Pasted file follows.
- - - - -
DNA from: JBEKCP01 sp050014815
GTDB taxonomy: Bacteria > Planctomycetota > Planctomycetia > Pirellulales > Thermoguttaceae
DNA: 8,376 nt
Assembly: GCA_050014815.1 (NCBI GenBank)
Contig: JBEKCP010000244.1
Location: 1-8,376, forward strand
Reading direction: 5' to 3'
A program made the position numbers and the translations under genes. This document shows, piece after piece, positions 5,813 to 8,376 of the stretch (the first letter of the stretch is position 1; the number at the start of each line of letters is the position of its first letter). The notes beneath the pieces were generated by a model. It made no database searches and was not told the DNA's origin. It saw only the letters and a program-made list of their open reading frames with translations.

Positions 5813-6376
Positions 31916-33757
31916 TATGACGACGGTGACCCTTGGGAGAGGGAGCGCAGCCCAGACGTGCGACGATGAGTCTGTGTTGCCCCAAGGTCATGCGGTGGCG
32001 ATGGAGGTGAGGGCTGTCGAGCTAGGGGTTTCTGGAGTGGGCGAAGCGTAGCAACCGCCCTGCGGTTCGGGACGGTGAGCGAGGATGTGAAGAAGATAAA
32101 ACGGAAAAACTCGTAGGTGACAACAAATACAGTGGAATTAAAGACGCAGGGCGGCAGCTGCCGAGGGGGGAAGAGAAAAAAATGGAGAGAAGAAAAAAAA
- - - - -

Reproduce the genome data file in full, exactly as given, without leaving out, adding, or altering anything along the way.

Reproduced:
DNA from: JBEKCP01 sp050014815
GTDB taxonomy: Bacteria > Planctomycetota > Planctomycetia > Pirellulales > Thermoguttaceae
DNA: 8,376 nt
Assembly: GCA_050014815.1 (NCBI GenBank)
Contig: JBEKCP010000244.1
Location: 1-8,376, forward strand
Reading direction: 5' to 3'
A program made the position numbers and the translations under genes. This document shows, piece after piece, positions 5,813 to 8,376 of the stretch (the first letter of the stretch is position 1; the number at the start of each line of letters is the position of its first letter). The notes beneath the pieces were generated by a model. It made no database searches and was not told the DNA's origin. It saw only the letters and a program-made list of their open reading frames with translations.

Positions 5813-6376
Positions 31916-33757
31916 TATGACGACGGTGACCCTTGGGAGAGGGAGCGCAGCCCAGACGTGCGACGATGAGTCTGTGTTGCCCCAAGGTCATGCGGTGGCG
32001 ATGGAGGTGAGGGCTGTCGAGCTAGGGGTTTCTGGAGTGGGCGAAGCGTAGCAACCGCCCTGCGGTTCGGGACGGTGAGCGAGGATGTGAAGAAGATAAA
32101 ACGGAAAAACTCGTAGGTGACAACAAATACAGTGGAATTAAAGACGCAGGGCGGCAGCTGCCGAGGGGGGAAGAGAAAAAAATGGAGAGAAGAAAAAAAA